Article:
The "To the Republic" series has primarily addressed the original Constitution rather than the subsequent amendments. However, there has been much discussion of the suddenly popular 25th Amendment during the Trump administration, particularly since last week's riot at the Capitol.

Biden should renegotiate Iran nuclear deal as a treaty

Most Americans believe that the Senate ratifies treaties, but that is the president's function and is one of many brilliant checks and balances in our system of government, as noted by Alexander Hamilton in the Federalist Papers.

American republic in danger as power seeps out of Congress

Before republics fall -- from ancient Rome to modern America -- their legislatures show signs of dysfunction. They avoid tackling the tough challenges facing their societies, defer to other branches of government, and fail in their basic obligation to represent the popular will.

"Today, it is clear to us that Congress has ceded many of its powers and responsibilities to unelected bureaucrats in regulatory agencies," writes Andrew R. Wheeler, the administrator of the Environmental Protection Agency. (Associated Press)

Vanishing Congress cedes too much power to regulators

If the Founders came to Congress tomorrow and saw the diminished role the legislative branch plays in the function of the federal government -- the degree to which the legislature really is vanishing -- it would be a mystery to them.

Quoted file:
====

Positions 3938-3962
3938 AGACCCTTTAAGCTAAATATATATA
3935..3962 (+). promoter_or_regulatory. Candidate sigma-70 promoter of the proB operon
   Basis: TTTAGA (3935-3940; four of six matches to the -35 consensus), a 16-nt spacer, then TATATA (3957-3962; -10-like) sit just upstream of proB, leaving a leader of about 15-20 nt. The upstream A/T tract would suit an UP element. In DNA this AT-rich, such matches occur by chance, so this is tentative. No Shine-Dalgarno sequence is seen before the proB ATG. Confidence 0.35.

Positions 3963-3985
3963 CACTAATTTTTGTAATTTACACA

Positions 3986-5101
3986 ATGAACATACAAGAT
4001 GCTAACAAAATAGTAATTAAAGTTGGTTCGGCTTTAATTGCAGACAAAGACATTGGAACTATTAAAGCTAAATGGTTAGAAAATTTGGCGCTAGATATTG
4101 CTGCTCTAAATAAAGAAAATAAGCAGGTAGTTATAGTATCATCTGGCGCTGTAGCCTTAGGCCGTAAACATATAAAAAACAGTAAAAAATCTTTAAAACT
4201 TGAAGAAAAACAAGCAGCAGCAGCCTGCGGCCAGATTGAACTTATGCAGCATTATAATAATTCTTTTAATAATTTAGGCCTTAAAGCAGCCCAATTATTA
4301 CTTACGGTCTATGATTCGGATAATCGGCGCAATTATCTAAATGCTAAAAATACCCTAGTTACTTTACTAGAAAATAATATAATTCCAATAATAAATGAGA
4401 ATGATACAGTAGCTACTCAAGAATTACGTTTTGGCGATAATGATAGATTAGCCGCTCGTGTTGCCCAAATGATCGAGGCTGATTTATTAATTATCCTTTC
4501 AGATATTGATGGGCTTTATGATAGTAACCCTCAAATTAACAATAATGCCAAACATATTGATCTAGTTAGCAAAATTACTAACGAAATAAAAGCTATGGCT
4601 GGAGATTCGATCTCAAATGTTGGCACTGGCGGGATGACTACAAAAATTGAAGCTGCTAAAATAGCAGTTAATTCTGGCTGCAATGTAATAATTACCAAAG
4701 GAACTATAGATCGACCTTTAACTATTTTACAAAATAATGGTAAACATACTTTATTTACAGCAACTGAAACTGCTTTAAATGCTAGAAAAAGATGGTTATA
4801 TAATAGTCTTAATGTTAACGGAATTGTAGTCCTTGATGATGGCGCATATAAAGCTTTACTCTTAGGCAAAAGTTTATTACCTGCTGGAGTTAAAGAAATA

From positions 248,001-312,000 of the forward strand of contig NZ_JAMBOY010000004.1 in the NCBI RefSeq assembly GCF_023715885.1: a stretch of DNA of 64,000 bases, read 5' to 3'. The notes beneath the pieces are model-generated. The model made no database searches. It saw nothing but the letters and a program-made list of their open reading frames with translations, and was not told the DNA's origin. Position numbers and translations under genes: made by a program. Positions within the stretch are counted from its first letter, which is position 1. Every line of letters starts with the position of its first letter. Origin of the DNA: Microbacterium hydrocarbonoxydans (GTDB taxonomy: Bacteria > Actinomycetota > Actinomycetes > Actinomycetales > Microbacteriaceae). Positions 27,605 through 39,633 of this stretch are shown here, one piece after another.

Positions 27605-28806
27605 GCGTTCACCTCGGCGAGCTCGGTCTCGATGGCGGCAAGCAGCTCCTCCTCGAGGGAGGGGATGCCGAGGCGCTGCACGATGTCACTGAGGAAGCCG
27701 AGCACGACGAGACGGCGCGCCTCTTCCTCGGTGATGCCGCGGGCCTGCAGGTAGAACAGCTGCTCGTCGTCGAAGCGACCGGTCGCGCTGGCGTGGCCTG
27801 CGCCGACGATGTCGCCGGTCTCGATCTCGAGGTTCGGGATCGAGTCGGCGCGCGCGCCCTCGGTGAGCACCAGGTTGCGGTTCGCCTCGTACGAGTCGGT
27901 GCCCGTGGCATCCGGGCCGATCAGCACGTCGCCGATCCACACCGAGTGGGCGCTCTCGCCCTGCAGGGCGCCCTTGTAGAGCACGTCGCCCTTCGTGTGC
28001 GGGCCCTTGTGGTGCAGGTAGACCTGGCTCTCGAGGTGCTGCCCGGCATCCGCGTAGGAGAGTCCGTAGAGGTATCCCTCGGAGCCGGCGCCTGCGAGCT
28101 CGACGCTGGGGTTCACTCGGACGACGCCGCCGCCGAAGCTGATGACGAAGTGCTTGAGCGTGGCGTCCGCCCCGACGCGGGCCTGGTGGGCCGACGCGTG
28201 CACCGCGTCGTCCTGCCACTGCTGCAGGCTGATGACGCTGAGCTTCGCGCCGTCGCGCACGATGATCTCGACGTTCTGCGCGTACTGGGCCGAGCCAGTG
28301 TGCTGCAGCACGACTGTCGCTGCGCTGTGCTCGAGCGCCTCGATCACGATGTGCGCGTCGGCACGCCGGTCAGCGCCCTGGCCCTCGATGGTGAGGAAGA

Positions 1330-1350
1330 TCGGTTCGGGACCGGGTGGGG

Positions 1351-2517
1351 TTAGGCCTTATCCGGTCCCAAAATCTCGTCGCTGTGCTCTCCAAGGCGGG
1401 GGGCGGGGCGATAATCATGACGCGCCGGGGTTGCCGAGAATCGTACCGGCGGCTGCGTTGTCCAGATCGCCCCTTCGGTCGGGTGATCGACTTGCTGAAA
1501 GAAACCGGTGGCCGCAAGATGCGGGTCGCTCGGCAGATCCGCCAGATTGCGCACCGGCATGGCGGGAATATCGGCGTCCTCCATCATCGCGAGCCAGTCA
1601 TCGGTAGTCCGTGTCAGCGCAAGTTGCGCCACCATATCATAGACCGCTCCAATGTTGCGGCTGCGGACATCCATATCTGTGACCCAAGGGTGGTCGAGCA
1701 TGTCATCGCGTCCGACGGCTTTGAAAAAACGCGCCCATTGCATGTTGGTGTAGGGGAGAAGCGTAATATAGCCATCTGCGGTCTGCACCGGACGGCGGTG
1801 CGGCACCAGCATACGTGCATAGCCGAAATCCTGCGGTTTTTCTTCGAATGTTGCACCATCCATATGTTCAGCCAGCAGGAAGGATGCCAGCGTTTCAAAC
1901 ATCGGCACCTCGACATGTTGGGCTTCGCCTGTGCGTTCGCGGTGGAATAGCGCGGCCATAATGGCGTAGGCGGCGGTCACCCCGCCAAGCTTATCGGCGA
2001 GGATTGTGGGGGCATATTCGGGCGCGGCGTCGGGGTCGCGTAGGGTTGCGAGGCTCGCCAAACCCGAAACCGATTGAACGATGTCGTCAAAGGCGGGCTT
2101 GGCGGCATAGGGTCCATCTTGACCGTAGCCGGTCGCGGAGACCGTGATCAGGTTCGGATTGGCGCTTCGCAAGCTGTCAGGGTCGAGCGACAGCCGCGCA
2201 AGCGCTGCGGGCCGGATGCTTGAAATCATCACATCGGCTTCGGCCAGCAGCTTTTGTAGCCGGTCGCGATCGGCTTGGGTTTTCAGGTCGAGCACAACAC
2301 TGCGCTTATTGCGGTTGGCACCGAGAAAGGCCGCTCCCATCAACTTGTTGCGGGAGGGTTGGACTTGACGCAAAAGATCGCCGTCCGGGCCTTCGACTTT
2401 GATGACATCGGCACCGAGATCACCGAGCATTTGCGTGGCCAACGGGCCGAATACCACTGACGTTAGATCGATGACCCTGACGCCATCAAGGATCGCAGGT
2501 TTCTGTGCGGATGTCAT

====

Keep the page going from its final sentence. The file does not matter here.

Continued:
Far-left threatens minority rights

The Constitution, as solid as it is, ultimately relies on those who make and execute the laws to do so faithfully and with good intention.

Men are subject to powerful passions and appetites and, if unrestrained, are capable of ruthlessly riding roughshod over their neighbors and the community at large. (Robert Franklin/South Bend Tribune via AP)

Founders gambled on virtue prevailing over passions

In his renowned 1785 pamphlet "Memorial and Remonstrance Against Religious Assessments," James Madison described religious liberty as not only "a right towards men" but also "a duty towards the Creator," and a "duty ... precedent both in order of time and degree of obligation, to the claims of Civil Society."